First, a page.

US ambassador David McKean outside the US embassy residence.
(Photo: Mike Zenari)
an interview with US ambassador David McKean
In an interview with Delano, outgoing US ambassador David McKean talks about how much he enjoyed his all too brief sojourn in Luxembourg, what he achieved and what he didn’t have time to achieve, the future of US-EU relations and his own plans.
A close friend of the outgoing US Secretary of State, David McKean says that John Kerry’s visit to Luxembourg was the highlight of his 10 months in the job. “I can take some credit for that, but not all. I think the Secretary believed it was important to visit Luxembourg and to demonstrate that as a member of the EU and NATO it is an important country.”
The fact that president-elect Donald Trump ordered all politically appointed ambassadors to quit their posts on the day he is inaugurated--20 January--means that McKean did not get to achieve all he wanted to while heading up the US embassy. He would have loved to continue a programme of visiting schools. “The kids in this country are quite sophisticated and quite worldly, and I got lots of good questions wherever I went. It was interesting to have a better understanding of their perception of the United States.”
As for what the future holds for US-EU relations under the incoming Trump administration, McKean says it is difficult to know. The ambassador cites that fact that John Kerry’s first visit abroad as Secretary of State was to Europe as sending very important signal to Europeans that he and the president understood how critical is the United States’ relationship with the EU.
“It will be interesting to see if Rex Tillerson is confirmed as Secretary of State, and I believe he will be, where he goes first,” says McKean. “That will give a first glimpse of how they are viewing their priorities. President Trump has not said much about the EU. He has talked about NATO, and has said what has been the Obama policy for eight years, and that is that member nations have to step up to the plate and provide a greater percentage of their GDP to the collective defence of Europe. Now, Trump has said it in a much louder and harsher tone, but it is essentially the same policy.”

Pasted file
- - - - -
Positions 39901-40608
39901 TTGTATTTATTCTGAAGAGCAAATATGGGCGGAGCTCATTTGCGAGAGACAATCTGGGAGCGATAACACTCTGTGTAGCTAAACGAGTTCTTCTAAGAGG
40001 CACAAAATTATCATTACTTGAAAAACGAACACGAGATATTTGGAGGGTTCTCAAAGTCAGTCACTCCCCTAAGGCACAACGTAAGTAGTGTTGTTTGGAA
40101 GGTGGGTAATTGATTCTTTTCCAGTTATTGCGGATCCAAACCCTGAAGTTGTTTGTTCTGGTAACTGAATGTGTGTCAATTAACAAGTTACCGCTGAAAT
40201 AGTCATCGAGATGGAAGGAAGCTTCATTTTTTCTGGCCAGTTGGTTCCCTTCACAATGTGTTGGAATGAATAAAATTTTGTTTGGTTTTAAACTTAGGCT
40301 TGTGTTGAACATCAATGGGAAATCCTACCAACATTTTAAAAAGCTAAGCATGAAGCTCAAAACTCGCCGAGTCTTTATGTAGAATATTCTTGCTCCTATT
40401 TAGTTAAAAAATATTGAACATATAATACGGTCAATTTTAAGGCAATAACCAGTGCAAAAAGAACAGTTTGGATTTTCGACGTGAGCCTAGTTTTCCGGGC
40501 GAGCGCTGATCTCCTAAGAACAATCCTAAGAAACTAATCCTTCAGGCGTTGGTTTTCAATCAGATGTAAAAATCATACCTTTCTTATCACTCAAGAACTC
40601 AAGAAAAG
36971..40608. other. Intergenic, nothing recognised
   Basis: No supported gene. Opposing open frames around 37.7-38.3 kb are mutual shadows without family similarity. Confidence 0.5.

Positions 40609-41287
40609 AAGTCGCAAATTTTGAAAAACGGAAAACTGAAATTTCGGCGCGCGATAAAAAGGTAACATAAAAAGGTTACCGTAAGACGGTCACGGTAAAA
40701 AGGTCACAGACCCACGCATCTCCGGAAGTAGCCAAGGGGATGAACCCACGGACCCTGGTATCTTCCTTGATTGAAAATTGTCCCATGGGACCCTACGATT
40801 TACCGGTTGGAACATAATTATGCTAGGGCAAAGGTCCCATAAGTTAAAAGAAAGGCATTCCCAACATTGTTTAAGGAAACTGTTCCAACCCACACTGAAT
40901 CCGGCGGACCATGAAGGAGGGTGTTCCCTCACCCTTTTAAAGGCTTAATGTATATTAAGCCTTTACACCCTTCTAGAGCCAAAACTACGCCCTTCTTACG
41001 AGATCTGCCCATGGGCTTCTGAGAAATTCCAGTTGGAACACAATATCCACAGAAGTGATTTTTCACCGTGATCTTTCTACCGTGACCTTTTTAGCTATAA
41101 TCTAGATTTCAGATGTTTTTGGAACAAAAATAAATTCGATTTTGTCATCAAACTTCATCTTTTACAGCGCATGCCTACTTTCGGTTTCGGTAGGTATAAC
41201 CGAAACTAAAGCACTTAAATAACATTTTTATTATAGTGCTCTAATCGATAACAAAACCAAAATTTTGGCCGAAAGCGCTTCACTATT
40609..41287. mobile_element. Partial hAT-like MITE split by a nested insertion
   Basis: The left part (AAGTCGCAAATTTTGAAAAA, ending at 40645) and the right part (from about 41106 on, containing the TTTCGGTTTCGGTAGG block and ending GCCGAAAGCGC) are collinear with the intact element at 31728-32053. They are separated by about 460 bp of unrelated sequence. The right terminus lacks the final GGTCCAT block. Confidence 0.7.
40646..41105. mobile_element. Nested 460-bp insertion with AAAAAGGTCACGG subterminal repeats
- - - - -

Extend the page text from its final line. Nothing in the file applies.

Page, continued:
As for his own successor, McKean says he is always reluctant to give advice to anybody who succeeds him in any job. However, he would say that the job of communicating the values of the United States is made easier by listening and learning. “It’s the best way to understand the country. I would also say don’t take the good relationship the United States and Luxembourg has for granted. Events change and the world changes. We need to constantly be in close communication.”
The ambassador loved visiting different parts of Luxembourg and says the job here was a wonderful experience. “The issues are interesting, whether they be Europe wide or focused on Luxembourg. The people are interesting. It’s been fascinating peeling back the layers of Luxembourg and getting to know a broader section of society.”
As for his own future, McKean is keen to remain in politics. “I’ve been in government and politics now for 25 years. I think our country is very divided at the moment. We’ve got some serious struggles ahead. I don’t know exactly what I’m going to do, but I hope to stay very involved in the public policy arena. I think it’s too important.”
An expanded version of this interview will be published in the February edition of "Delano", out on 10 February.